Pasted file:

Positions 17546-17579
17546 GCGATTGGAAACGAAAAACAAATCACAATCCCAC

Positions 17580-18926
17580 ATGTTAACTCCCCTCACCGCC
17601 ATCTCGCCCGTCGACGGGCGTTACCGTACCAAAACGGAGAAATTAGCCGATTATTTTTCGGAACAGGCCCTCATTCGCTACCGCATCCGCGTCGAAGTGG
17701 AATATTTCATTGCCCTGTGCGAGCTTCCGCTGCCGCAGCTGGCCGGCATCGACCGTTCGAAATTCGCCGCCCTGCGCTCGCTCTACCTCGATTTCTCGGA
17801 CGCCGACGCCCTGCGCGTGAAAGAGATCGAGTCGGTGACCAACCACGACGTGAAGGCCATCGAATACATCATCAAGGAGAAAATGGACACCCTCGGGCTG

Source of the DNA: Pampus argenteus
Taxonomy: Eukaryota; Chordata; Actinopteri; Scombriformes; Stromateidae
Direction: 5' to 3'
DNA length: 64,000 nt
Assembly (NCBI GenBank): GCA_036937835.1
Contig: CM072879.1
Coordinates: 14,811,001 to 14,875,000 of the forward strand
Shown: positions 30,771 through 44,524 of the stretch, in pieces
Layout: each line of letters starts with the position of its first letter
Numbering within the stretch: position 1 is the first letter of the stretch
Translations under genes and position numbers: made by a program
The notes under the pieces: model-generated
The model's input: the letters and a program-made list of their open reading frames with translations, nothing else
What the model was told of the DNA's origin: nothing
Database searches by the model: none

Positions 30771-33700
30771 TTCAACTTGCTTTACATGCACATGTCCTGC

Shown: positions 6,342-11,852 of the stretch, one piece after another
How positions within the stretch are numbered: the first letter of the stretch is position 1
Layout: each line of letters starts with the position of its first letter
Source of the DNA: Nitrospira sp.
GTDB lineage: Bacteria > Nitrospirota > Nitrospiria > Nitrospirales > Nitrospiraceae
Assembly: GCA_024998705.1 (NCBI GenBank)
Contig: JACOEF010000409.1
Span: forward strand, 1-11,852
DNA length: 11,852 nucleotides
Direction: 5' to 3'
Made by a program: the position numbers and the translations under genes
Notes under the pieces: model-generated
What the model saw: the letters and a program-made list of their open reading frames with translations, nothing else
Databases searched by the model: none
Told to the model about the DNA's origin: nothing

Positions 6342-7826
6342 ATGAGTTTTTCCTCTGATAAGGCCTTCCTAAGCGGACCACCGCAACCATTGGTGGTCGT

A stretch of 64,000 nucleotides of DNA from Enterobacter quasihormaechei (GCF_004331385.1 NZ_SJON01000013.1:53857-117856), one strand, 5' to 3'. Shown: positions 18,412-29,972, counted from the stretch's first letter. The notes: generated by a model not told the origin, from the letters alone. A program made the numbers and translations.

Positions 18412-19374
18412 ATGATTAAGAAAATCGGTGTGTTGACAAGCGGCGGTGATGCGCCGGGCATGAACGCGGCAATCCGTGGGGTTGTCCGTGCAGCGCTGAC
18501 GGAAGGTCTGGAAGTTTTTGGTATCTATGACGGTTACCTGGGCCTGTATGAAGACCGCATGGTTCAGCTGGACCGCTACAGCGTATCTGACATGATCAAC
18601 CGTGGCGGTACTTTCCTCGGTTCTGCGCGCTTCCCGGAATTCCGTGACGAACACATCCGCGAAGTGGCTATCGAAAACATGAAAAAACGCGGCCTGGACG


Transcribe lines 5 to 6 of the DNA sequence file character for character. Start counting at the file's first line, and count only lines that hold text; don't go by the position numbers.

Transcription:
17601 ATCTCGCCCGTCGACGGGCGTTACCGTACCAAAACGGAGAAATTAGCCGATTATTTTTCGGAACAGGCCCTCATTCGCTACCGCATCCGCGTCGAAGTGG
17701 AATATTTCATTGCCCTGTGCGAGCTTCCGCTGCCGCAGCTGGCCGGCATCGACCGTTCGAAATTCGCCGCCCTGCGCTCGCTCTACCTCGATTTCTCGGA